Anytime after mid-August and into early September, birders are aware that it’s nighthawk migration time. In afternoons and early evenings, flocks of these dark, blue jay-size birds with long pointed wings and white wing patches can be seen gliding, diving and circling, feeding on insects in the air and definitely heading south. Having been summer residents throughout Minnesota, the common nighthawks are on their way to winter in South America.

The common nighthawk is a wide-ranging aerial forager found regularly over many habitats, including prairie, cropland, woodlands, wetlands — even the residential and business districts of towns and cities. During fall migration, sometimes as many as 1,000 nighthawks are seen in a single flock. Large migration flights have been recorded every year in Duluth, where nighthawks can number up to 1,000 per hour in the late afternoons between Aug. 18 and 25.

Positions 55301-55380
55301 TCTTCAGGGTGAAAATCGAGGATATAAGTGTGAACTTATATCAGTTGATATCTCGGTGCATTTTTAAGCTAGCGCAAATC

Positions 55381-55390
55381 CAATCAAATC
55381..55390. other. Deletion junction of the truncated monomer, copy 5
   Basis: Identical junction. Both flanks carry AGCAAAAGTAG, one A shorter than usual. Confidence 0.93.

For me, looking into the sky and spotting the first loose flock of nighthawks marks the beginning of autumn. It’s true that Labor Day marks the official end of summer’s social flurry. It’s also true that the autumnal equinox the third week of September marks the end of celestial summer. But August slowly cools toward September and autumn. The time after the first of the common nighthawks moves through is one of the best times to be outdoors, enjoying the cool fresh weather fronts as they pass by, giving us crystalline late-summer weather. The lakes are still warm enough for swimming, the insect chorus is great and there is plenty of food for wild creatures.

Jim Gilbert’s Nature Notes are heard on WCCO Radio at 7:15 a.m. Sundays. His observations have been part of the Minnesota Weatherguide Environment Calendars since 1977, and he is the author of five books on nature in Minnesota. He taught and worked as a naturalist for 50 years.